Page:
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Confession (of Faith)

(12,201 words)

Author(s): Bochinger, Christoph | Kreuzer, Siegfried | Reumann, John | Staats, Reinhart | Holze, Heinrich | Et al.
[German Version] I. History of Religions – II. Bible – III. Church History – IV. Systematics – V. Practical Theology – VI. Law – VII. Judaism – VIII. Islam I. History of Religions The term confession refers to various phenomena, including the confession of faith and of sin. A confession of faith can be understood as an officially sanctioned, formulaic summary of the central doctrines of a religious or a confessional community (“denomination”). Recited in cultic procedures and/or in everyday piety, it serves as a formula of affirmation and identification, marks out the individual and corporate religious identity and is, consequently, significant in affiliation rites. Simultaneously, it functions as the structural principle of the evolution of doctrine from the scholarly level to lay teaching, for example in catechisms. With this dual function in cult and dogma, the confession has a community-forming and -preserving impact, serves to demarcate other religious communities and “heresies,” but, at the same time, provides space for interpretive…

Philippians, Epistle of Paul to the

(1,547 words)

Author(s): Reumann, John
[German Version] I. Content and Problems Paul (Paul, Saint) and Timothy (Timothy, Saint; 2:19–23) in Philippians follow the form of contemporary letters: prescript in 1:1f.; prayer(report) in 1:3–11; body (news about Paul: 1:12–26; about the Philippians: 1:27ff., esp. the parenesis and caring admonitions in 1:27–2:5; 2:12–18; 3:2f., 15–17; 4:1–9); greetings and blessing in 4:21–23. Rhetorical analyses vary. Some sections are epideictic, others deliberative, as Paul speaks “friend to friends.” Philippians is not fully explained as a “le…

Salvation History

(2,748 words)

Author(s): Reumann, John
1. Terms and Concept A technical term in biblical theology (§1.2.5), “salvation history” (Ger. Heilsgeschichte) arose at a time when, as J. C. Beck put it, history was god (Historiography 3.6), not reason (Enlightenment) or feeling (Experience; Schleiermacher’s Theology). Under influences from covenant theology (§3.1; J. Cocceius [1603–69]) and Pietism (J. A. Bengel [1687–1752]), the concept developed in the Erlangen school, with its emphases on biblical hermeneutics, confessional ecclesiology, our communion…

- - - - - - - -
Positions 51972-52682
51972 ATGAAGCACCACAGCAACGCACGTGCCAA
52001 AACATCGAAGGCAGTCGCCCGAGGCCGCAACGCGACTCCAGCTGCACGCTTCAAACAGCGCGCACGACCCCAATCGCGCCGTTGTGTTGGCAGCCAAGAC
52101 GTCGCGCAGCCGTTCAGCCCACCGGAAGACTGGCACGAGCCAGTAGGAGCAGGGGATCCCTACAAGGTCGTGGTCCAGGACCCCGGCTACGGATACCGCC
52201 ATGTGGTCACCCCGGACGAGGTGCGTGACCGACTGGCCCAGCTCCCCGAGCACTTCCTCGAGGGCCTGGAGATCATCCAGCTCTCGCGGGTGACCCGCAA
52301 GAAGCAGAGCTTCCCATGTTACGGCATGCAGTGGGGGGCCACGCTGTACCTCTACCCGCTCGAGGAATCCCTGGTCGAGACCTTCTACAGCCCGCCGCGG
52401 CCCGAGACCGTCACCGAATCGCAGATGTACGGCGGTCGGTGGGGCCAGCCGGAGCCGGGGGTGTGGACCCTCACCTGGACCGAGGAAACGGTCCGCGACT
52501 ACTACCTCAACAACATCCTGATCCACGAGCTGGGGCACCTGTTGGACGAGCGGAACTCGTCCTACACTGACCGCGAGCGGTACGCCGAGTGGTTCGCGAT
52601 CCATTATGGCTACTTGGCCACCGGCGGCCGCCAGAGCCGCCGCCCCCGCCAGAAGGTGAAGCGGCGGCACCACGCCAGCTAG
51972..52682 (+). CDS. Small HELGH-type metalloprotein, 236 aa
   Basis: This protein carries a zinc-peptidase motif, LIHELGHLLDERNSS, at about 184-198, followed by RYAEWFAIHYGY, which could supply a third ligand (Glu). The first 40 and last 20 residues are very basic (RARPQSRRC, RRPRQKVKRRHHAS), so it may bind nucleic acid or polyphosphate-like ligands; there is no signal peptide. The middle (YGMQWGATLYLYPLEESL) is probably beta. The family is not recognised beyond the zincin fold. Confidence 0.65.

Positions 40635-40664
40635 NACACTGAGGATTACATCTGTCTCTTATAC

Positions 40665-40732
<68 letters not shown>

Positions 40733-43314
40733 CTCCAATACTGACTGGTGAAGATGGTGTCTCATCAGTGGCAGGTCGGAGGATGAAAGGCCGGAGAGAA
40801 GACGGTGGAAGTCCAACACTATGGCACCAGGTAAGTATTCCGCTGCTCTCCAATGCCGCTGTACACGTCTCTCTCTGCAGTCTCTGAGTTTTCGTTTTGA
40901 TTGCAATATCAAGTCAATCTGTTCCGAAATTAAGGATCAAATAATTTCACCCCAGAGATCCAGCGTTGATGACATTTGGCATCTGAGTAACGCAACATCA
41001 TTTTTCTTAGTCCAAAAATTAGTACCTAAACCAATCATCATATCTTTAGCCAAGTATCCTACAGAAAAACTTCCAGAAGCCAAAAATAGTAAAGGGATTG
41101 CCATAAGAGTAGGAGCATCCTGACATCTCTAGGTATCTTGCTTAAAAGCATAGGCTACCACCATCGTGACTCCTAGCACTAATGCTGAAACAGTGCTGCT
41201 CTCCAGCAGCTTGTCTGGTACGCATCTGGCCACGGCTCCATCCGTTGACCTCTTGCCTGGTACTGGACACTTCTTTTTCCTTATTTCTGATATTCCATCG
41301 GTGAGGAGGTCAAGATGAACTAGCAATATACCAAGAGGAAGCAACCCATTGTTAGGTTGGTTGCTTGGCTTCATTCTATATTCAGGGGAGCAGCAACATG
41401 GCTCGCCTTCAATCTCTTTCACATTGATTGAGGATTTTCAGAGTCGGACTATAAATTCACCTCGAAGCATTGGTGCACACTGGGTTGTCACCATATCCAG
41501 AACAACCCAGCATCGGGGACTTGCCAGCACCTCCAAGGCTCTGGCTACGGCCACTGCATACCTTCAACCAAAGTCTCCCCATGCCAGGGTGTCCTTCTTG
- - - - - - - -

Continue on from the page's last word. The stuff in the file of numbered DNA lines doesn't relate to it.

Righteousness, Justice

(6,688 words)

Author(s): Dietrich, Walter | Reumann, John | Luz, Ulrich | Strohm, Theodor
1. OT 1.1. Term The Heb. root ṣdq is as comprehensive in meaning as the Eng. “right(eous),” Ger. (ge)recht, Gk. nomos, or Lat. ius (Law). It embraces, besides the narrower legal sense of justice, judgment, and standard for what is right (Ger. Gericht, Rechts-norm), the wider ethicosocial sphere of wholesome and salutary relationships. The masc. ṣedeq denotes a state of beneficently ordered relationships between people or between people and God; the …


(1,769 words)

Author(s): Reumann, John
1. Biblical Foundations 1.1. Terms The Gk. noun koinōnia and related words—with the root meaning “(have in) common, communal; have a share or part (in something); go partners in”—occurs some 119 times in the Bible (J. Reumann). There is no corresponding term in Hebrew, little of significant use in the LXX, and no use by Jesus. The background of this word lies in secular Greek, where it meant, for example, “(business) partner” (…


(1,684 words)

Author(s): Harnisch, Wolfgang | Reumann, John
1. NT Usage and Background The Gk. noun kērygma means “proclamation, what is heralded aloud.” There are eight occurrences in ¶ the NT, six of them in Paul (1 Cor. 1:21, preaching, the apostle’s priority; 2:4, Christ crucified; 15:14; Rom. 16:25; 2 Tim. 4:17; Titus 1:3) and two in the Synoptics, plus “the sacred and imperishable proclamation of eternal salvation” in the shorter ending of Mark. Some scholars stress not just what is preached but the dynamic action of proclaiming (C. F. Evans; R. H. Mounce, Essential Nature, 64, “content in the act of being proclaimed”). The verb kēryssō, “announce, proclaim aloud,” is much more common (61 times in the NT, esp. in the Gospels and Paul). The practice is rooted in the institution of the herald ( kēryx) in the Greek world, going back to Homer. Heralds appeared in the city-state, athletic games, diplomatic missions, and cult life; the (Stoic) philosopher could be a herald for the god(s). No figure in the OT, even the prophet, is comparable; kēryssō vocabulary is rare in the Septuagint…


(1,566 words)

Author(s): Reumann, John
[English Version] I. Inhalt und Probleme Paulus und Tim…